352 V O L . 7 5 P A R T 3 M A Y 2 0 1 7 THE ADVOCATE Pike, Yasmine Mehmet, Michaela Donnelly, David Sliman, John Hutchinson, Gavin Marshall, Sean Muggah, Chuck Harrison, Gavin Marshall, Sean Muggah, Roy Millen, Scott Turner, Peter Senkpiel, Eric Little, Allan McDonell, Q.C., Jana McLean, Deborah Carlson, Lee Lau, Anna Trinh, Jim Fraser, and Kalie McCrystal. EPILOGUE The inevitable prospect of death is the greatest emancipator from sloth, mediocrity and dullness. Many of those profiled in this article died too young. Justice Hutchinson was diagnosed with terminal cancer and died three months later at age 77, but in a lifetime of physical and intellectual vigour, he experienced tenfold lifetimes of adventure and accomplishment. He and those profiled send an urgent appeal to their fellow lawyers. Push over the precipice the ungrateful clients, the unnecessary applications, the trifling disputes, the worthless teleconference calls, and the unproductive Human Resource and Information Technology training sessions: all are vampires to the soul on your precious short time on Earth. Instead, to paraphrase John Muir, “The mountains are calling, and you must go.” ENDNOTES 1. David R Williams “… The Man for a New Country”: Sir Matthew Baillie Begbie (Sidney, BC, Gray’s Publishing: 1977) at 44–46. The slope of Jackass Mountain, located 18 km southeast of Lytton, was the steepest, narrowest and most precarious point on the Fraser River land route, and, after 1865, on the Cariboo Wagon Road: the Fraser lay a near-sheer 500-foot drop below. It was so named after a loaded pack mule (or, in some tellings, a train of mules) suffered a fatal fall into the Fraser. 2. Ibid, at 49. 3. New Westminster British Columbian, October 31, 1861, quoted in Williams, supra, at 49–50. 4. O’Reilly Diaries, 18 September 1859, quoted in Williams, supra, at 152. Manson’s Mountain is in fact not a mountain, but is a ridge located on the north slopes of Peers Peak (1848 m): an infamously nasty and steep section of the trail. The route over the ridge is and was known as “Fools’ Pass.” A 74- kilometre section of the trail, between Hope and Tulameen, has recently been rehabilitated for public hiking online: <www.hopemountain.org/trails/ hbcheritage trail/> accessed 26 July 2016. The dead horses seen by Begbie were the remnants of the unfortunate train of 70 horses caught in a surprise snowstorm on the ridge in 1857. 5. And the namesake of the excellent Revelstoke-based Mount Begbie Brewing Co, the cream ale of which features His Lordship on the label. 6. Chris Jones, Climbing in North America (University of California Press, 1979 at 37. Below Mount Lefroy, on the Abbot Pass, named for him, is an austere 1923 stone climbing cabin: a national historic site. 7. Chic Scott, Pushing the Limits: The Story of Canadian Mountaineering (Rocky Mountain Books, 2000) at 83–87. 8. Obituary online: <www.publications.americanal pineclub.org/articles/12194540600/Howard- Palmer-1883-1944> accessed 24 July 2016. 9. It is one of the older surviving incorporated societies in the province. It is also sometimes twitted as the “Be Cheap Mountaineering Club”. 10. RM Mills, “Early Days of the BC Mountaineering Club.” BC Mountaineer 50th Anniversary edition (1957) at 5. 11. His Nos Disparus obituary in the Advocate noted that “he lived quietly, effectively, and did well anything he undertook”: (1952) 10 Advocate 13. 12. B.C. Mountaineer 50th Anniversary edition (BCMC, 1957) at 10. 13. 1990 48 Advocate 175 at 178. The others listed were “late Judge Boyd, the late Judge McGeer (Gerry McGeer’s brother) and Arthur Lord who later served on the Court of Appeal.” That article also recalled that “Sargent had been born in California and it was rumoured that his grandfather had been scalped by Indians during the Indian Wars in the States.” 14. He is buried in Royal Oak Cemetery, Victoria. 15. (1948) 6 Advocate 17. He was also a founding father, in 1907, of the Vancouver Law Students’ Society: 1943 1 Advocate 7. 16. Vol I, No 2 (1908) at 205.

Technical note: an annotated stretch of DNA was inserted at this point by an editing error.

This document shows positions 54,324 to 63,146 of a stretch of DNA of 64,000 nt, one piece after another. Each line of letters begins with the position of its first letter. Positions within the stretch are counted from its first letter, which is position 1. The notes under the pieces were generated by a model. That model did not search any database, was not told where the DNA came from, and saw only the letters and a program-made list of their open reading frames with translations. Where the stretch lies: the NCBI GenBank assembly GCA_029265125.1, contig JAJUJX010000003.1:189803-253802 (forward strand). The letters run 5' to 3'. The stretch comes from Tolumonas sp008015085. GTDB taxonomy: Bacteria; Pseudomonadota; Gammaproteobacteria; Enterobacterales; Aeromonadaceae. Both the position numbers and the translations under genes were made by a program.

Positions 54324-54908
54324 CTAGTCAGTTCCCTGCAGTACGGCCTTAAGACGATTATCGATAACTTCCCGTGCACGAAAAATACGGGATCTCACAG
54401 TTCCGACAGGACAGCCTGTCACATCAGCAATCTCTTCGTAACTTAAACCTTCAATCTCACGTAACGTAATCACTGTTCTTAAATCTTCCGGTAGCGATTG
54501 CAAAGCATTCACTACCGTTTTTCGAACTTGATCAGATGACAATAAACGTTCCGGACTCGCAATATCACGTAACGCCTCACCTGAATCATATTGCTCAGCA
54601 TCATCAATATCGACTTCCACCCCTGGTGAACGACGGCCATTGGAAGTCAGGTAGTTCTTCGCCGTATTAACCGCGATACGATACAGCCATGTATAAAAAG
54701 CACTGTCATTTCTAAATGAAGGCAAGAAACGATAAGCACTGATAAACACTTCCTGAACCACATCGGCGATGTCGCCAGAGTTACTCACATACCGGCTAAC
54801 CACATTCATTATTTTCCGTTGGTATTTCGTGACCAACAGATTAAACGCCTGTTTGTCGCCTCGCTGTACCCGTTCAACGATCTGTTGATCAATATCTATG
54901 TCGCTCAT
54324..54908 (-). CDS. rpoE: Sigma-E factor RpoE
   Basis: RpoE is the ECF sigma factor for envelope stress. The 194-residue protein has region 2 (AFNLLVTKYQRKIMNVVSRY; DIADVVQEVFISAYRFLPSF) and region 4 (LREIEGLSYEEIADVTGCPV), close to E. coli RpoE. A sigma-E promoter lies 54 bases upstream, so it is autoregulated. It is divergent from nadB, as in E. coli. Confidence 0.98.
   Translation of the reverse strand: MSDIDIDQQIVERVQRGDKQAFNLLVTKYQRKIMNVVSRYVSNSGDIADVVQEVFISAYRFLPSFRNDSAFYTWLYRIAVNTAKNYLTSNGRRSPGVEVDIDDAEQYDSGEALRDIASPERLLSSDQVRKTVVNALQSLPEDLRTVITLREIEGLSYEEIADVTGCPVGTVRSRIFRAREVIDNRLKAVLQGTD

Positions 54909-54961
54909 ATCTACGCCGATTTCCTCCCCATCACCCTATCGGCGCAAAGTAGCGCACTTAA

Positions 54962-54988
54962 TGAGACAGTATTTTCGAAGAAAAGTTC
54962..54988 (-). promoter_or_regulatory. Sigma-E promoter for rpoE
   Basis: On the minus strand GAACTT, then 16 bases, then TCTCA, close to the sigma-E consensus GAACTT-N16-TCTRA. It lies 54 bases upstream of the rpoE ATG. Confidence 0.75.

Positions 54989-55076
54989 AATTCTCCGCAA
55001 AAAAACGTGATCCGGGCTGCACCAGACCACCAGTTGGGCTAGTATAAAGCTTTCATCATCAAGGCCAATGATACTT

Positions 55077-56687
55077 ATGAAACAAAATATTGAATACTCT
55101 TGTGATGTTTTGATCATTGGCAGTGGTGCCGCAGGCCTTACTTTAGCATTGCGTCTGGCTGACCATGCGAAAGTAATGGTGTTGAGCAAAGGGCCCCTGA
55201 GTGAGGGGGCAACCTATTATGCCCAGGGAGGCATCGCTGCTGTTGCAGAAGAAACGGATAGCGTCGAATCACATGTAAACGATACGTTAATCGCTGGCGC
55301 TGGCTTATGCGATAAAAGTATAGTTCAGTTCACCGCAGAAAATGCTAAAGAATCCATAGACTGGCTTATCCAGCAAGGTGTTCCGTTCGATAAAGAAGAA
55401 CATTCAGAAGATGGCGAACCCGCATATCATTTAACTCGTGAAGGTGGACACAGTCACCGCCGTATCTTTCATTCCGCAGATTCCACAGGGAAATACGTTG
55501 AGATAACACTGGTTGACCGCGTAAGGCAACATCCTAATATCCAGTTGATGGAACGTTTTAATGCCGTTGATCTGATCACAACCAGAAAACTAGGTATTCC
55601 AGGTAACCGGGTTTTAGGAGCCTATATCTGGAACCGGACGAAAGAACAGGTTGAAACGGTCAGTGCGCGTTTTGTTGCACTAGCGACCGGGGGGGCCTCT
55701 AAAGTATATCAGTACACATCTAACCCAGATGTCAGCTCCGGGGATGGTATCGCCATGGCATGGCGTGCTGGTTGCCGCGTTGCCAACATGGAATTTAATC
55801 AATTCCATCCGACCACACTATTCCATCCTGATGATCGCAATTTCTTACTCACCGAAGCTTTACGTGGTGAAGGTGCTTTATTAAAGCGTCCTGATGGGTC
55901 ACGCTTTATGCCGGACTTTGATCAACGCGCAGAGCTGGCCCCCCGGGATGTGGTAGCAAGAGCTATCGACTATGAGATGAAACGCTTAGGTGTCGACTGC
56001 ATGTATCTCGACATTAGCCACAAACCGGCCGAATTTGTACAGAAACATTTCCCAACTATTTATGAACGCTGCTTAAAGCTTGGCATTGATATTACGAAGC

May Advocate 2017
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